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Batman (1966)
Music by Neal Hefti, Nelson Riddle
Batman Batman
Click to enlarge images.
Price: $29.95
Limited #: 4000
View CD Page at SAE Store
Line: Silver Age
CD Release: November 2000
Catalog #: Vol. 3, No. 7
# of Discs: 1

Holy Heroes!

What's this? The Dynamic Duo in their first FULL COLOR, full-length big screen adventure? Adam West's hyperbolically serious Caped Crusader aside Burt Ward's hyperkinetic Boy Wonder, piloting an array of Bat-vehicles the likes of which the world has never seen! With these scions of justice on the horizon, what has Gotham City, and indeed the world, to fear? But wait!

Holy Four Horsemen of the Apocalypse!

Could it be? A thought so diabolical we scarcely dare give it utterance: The Riddler, Catwoman, The Joker, and the Penguin...ALL WORKING TOGETHER? A group of foul feathered fiends sporting jet-powered umbrellas, an exploding octopus, and a penguin-shaped pre-atomic submarine? Three mind-bogglingly over-the-top character actors (Frank Gorshin, Cesar Romero and Burgess Meredith) and one fabulous babe in leather (former Miss America Lee Meriweather) face off against the Caped Crusaders in the 1966 theatrical movie that introduced ABC's adventure series to an international audience.

Holy Restoration!

Authentic Bat-music has been hard to come by for fans of the TV series. Two albums were released by Neal Hefti, the composer of the title music, but these albums had no connection to the music heard on the show. The underscores were composed by band leader and arranger Nelson Riddle, who created a memorable, rhythmically-driven sound for the series, referencing Hefti's familiar title motif for the Batmobile but mostly creating his own mood with shifting woodwind lines, big band-flavored fight music, and distinctive musical stingers for each of the show's supervillains. Riddle expanded on this style for the feature film, which allowed him to write sustained action cues for location sequences. Since the 1966 movie featured Batman's most famous villains, Riddle's exciting score is a perfect distillation of his approach to the series, and its extended passages make it a more satisfactory listening experience than any random selection of series cues would have.

Holy Priceless Collection Of Etruscan Snoods!

Riddle's compositions for the movie are robust, including a mock-patriotic prologue, a riveting title tune that dynamically introduces all of the villain motifs, propulsive traveling music for the Bat-vehicles, piratical cues for the Penguin's henchman, generous helpings of Hefti's Batman theme, and showcase presentation of the series' swinging, brass-punctuated fight music. Also included is the slinky sex music for Miss Kitka's seduction of millionaire Bruce Wayne; the morose song "Plaisir d'Amore" that plays as the two first rendezvous and later reprises when Wayne (as Batman) tragically discovers that he's been duped by none other than Catwoman; and finally, the straight television rendition of Neil Hefti's Batman theme. Nearly 66 minutes of superheroic Bat-music in crystal clear monophonic Bat-sound!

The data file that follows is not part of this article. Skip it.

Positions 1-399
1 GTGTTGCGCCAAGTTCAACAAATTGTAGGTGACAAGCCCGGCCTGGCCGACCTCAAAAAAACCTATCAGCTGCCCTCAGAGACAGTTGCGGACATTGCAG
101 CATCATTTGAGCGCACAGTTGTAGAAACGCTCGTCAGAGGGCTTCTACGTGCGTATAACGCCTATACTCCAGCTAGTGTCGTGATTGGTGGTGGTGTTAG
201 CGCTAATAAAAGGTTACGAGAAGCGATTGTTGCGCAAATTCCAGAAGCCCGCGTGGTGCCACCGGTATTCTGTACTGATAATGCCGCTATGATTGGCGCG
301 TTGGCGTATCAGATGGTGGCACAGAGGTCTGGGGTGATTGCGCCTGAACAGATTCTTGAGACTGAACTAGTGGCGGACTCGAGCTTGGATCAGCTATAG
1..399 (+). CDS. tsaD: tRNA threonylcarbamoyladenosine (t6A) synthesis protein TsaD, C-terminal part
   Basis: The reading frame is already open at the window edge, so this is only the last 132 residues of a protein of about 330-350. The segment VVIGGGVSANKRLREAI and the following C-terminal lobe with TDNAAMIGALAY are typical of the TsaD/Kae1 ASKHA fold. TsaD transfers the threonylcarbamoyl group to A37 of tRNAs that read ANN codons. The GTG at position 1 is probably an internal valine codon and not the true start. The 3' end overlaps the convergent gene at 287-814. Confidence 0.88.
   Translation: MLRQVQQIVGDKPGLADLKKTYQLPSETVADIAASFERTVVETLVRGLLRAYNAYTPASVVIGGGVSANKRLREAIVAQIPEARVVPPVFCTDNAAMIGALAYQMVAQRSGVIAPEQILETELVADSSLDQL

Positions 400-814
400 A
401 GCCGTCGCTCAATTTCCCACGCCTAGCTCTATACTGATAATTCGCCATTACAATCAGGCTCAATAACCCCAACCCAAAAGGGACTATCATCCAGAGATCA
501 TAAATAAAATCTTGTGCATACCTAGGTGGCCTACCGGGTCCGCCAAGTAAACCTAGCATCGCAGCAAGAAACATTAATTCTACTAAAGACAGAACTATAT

Neal Hefti Scores on FSM
About the Composer

Neal Hefti (1922-2008) parlayed a big band and songwriting career into an influential run as a film and TV composer largely in the 1960s, when he wrote the famous "Batman" and "The Odd Couple" themes. He had a knack for melody and instrumental color in the Mancini-era of sophisticated pop/orchestral scoring for "light" adult subject matter—but he could also do other genres, as with the western Duel at Diablo. Everything he laid his hands on ended up with a polished, fresh and tuneful sound.IMDB

Nelson Riddle Scores on FSM
About the Composer

Nelson Riddle (1921-1985) is perhaps the greatest arranger of all time; his work for Frank Sinatra alone is legendary. His film and TV credits include theatrical outgrowths of his Rat Pack music (the original Ocean's Eleven), longrunning '60s and '70s TV series like Route 66Batman (of which FSM released the feature film version) and Emergency, and TV movies and miniseries extending into the 1980s. IMDB

Comments (26):Log in or register to post your own comments
Holy real Batman music...

I'm so glad FSM produced this CD. It's almost as good as having the original soundtrack to the TV series since most of the themes, including the main recurring villains' themes from the TV show, all appear here in the movie score.

When Batman debuted in '65 I was in third grade and it was the first time I was completely captivated by a TV show. I became a huge Batman fan and was even nicknamed Batman by some of my classmates because of my mania. Funny how it was a serious adventure show back then to kids and a comedy to adults. That's hard to do, but the producers really pulled it off well.

Anyway, thanks again FSM for helping me finally get some real Batman music, not the third party crap I bought when I was a kid. Nelson Riddle, and later Billy May, greatly contributed to making this a pop culture classic...and Neal Hefti too.